Germany's September elections have focussed attention on the country's strategic energy partnership with Russia, but as international affairs writer William Horsley discusses, other countries are nervous about those unpredictable ties with Moscow.
Merkel's message at Sochi was that bilateral ties were back on track
Chancellor Angela Merkel had an important message for German voters and the outside world when she met Russia's President Dmitry Medvedev on 14 August in Sochi.
The message was that just one year after Russia's conflict with neighbouring Georgia, the "strategic partnership" between Germany and Russia was back on track and getting stronger.
Mrs Merkel's message is popular at home and could help her get re-elected for another four years. But it troubles some of Germany's neighbours.
Germany has long called for a single foreign policy among European countries, for their common good.
Now it is accused of putting its own interests first, at the expense of nations in Eastern Europe which fear they might again fall under the shadow of a domineering Russia.
But the economic inter-dependence of Germany and Russia already goes deep.
And both major German political parties - Mrs Merkel's Christian Democrats and the Social Democrats led by Foreign Minister Frank-Walter Steinmeier - make clear there is no turning back from a close embrace of Russia.
Germany is Russia's largest foreign investor and trade partner.
Russia values Germany as the biggest customer for its gas, and now sees it as an influential advocate for its interests in the West.
In Sochi the German chancellor and Russian president unveiled plans for closer collaboration.
They include a joint venture to create a world leader in building nuclear power plants, and state-backed export credits to lift German industry out of its downturn and help struggling Russian firms through the credit crunch.
Russia was invited to step in to rescue the Opel car firm
Russia was invited to step in to rescue ailing German shipyards, a memory chip plant and the Opel car firm.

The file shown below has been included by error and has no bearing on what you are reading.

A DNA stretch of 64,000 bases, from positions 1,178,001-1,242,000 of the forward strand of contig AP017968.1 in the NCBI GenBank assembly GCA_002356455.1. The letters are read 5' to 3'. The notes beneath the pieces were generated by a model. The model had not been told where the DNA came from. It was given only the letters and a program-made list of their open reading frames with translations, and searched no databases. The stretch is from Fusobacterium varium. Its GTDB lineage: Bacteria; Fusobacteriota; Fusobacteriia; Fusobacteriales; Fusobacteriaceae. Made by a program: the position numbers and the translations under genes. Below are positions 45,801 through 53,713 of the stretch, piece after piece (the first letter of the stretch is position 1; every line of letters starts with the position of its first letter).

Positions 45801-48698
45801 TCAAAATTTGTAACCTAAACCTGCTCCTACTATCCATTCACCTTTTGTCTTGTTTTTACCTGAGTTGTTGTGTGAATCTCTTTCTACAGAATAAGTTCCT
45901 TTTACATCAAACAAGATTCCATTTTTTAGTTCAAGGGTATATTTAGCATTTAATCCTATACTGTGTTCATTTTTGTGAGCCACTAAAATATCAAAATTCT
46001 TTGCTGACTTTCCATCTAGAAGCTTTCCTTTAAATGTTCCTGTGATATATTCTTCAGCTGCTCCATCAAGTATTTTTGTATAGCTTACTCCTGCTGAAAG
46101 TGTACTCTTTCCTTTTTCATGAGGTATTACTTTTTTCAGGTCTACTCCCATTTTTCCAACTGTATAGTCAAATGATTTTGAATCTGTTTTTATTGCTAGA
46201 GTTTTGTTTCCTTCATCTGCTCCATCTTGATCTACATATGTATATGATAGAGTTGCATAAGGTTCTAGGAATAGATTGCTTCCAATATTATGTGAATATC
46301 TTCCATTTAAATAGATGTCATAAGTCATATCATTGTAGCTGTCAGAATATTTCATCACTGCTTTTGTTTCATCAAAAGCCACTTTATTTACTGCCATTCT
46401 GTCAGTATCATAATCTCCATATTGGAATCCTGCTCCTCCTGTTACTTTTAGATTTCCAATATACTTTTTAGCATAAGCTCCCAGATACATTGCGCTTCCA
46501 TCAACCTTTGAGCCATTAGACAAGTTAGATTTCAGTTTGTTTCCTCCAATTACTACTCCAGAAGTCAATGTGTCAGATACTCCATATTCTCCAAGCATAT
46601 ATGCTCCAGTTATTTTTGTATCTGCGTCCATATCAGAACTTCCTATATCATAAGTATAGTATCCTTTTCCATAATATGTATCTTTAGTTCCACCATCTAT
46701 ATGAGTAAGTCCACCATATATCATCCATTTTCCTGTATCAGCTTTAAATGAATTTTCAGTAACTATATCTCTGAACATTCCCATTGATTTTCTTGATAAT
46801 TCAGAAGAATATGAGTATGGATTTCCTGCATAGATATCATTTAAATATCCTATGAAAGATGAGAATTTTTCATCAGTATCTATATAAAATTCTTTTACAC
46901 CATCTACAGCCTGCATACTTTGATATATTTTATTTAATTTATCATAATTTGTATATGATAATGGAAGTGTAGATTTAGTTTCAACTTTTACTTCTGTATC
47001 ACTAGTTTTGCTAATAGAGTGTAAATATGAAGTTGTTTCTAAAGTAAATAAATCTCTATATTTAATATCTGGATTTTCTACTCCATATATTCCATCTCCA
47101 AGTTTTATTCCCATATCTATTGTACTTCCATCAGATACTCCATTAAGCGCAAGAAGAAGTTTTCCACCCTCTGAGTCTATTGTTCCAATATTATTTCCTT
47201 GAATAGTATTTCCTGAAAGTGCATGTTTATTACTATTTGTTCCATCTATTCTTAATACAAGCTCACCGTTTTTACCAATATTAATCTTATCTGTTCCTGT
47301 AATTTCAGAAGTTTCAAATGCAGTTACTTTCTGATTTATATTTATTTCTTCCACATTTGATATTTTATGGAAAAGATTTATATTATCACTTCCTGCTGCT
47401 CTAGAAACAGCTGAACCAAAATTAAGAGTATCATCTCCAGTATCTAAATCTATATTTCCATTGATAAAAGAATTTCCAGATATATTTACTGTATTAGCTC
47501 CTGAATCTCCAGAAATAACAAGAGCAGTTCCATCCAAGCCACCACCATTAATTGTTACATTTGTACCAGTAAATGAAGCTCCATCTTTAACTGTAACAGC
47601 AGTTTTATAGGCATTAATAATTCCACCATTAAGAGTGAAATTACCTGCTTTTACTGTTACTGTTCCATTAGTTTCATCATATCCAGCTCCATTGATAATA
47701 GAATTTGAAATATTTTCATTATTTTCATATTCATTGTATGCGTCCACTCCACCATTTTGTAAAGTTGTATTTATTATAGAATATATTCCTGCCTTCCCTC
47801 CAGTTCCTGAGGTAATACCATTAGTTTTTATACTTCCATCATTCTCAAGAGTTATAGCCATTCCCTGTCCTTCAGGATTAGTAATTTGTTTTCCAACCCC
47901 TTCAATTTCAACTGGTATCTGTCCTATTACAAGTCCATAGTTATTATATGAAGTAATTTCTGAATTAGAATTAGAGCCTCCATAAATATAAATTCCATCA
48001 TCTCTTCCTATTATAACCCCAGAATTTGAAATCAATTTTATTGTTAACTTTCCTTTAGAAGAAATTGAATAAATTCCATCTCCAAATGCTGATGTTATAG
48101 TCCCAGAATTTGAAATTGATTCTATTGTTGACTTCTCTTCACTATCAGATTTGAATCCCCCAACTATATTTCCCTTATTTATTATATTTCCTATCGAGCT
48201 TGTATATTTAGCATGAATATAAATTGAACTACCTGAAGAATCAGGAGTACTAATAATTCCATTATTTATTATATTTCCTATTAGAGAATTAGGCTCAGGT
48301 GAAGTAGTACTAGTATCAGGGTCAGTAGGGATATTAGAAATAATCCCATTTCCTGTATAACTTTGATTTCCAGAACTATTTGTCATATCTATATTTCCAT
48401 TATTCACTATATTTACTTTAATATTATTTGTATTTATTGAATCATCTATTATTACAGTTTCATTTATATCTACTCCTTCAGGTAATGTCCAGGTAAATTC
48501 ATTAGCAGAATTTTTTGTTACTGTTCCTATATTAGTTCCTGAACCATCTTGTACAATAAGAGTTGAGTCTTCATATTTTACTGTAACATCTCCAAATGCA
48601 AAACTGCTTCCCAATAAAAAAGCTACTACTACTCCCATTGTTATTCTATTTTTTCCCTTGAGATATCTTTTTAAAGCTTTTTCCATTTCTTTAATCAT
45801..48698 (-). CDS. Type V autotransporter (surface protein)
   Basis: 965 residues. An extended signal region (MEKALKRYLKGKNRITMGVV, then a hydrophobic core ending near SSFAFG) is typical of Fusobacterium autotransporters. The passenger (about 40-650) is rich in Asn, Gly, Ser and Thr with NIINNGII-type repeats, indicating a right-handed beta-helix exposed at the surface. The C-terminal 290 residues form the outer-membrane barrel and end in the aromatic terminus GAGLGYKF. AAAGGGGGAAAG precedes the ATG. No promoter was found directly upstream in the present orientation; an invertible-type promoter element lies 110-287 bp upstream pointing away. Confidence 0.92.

The two leaders will also set up a joint energy agency with wide powers to improve security of supplies and energy efficiency.
It confirmed, Russia's policy of favouring Germany, exemplified by the controversial Nord Stream pipeline project to take Russian gas under the Baltic Sea to a terminal on the German coast, bypassing transit states like Ukraine and Poland.
Nord Stream has a German political champion in the former chancellor, Gerhard Schroeder.
The project now seems assured of completion despite bitter opposition from Poland and other northern states, which see it as part of a strategy by Russia's state monopoly Gazprom to gain a stranglehold on vital energy supplies to Europe.
Nord Stream seems assured of completion despite bitter opposition
Russia has rewarded the firms involved with rights to develop some of the richest gas fields in Siberia.
Some critics object that big bilateral deals by Germany and other countries undermine the EU's efforts to develop an open and transparent European market in energy.
But German leaders say their closeness with Russia benefits the whole of Europe.
And Russia has toned down its hostility to the EU-backed rival Nabucco pipeline project, to carry gas from the Caspian region westwards bypassing Russian territory, since Germany showed interest in it.
But energy is now a vital security concern for all, and Poland and its neighbours in Eastern Europe say Russia's favouritism to Germany contrasts with its bullying tactics towards states that are less compliant or useful to Moscow.
They cite hostile actions like the 2007 cyber-attack on Estonia's computer networks, this year's cut-off of gas to the main Ukrainian pipeline, and trade embargoes on countries that refused to do Russia's bidding.
And last year's war in Georgia showed that Russia again poses a real military threat to Europe, said Constanze Stelzenmueller of the German Marshall Fund of the United States.
Last year's war in Georgia showed Russia's military strength
She cast doubt on Germany's willingness to use its influence to stand up to Moscow when necessary.
Indeed, senior Russian officials have thanked Germany for helping them achieve some of their key foreign policy goals, such as blocking Georgia and Ukraine's prospects of early membership of the Nato alliance, and averting serious damage to Russia's relations with the EU as a result of last summer's Georgian conflict.
The response of major European powers to that war was attacked as spineless by two leaders of the 1989 democratic revolutions in Eastern Europe, former Polish president Lech Walesa of Poland and former Czech president Vaclav Havel.
They called on US President Barack Obama to renew America's commitment to the region's security, and not to allow "wrong concessions" to Russia.
But last year, when British Foreign Secretary David Miliband called for "the widest possible coalition" against Russian aggression in Georgia, his call fell mostly on deaf ears.
For now, Europe seems bound to follow where Germany leads.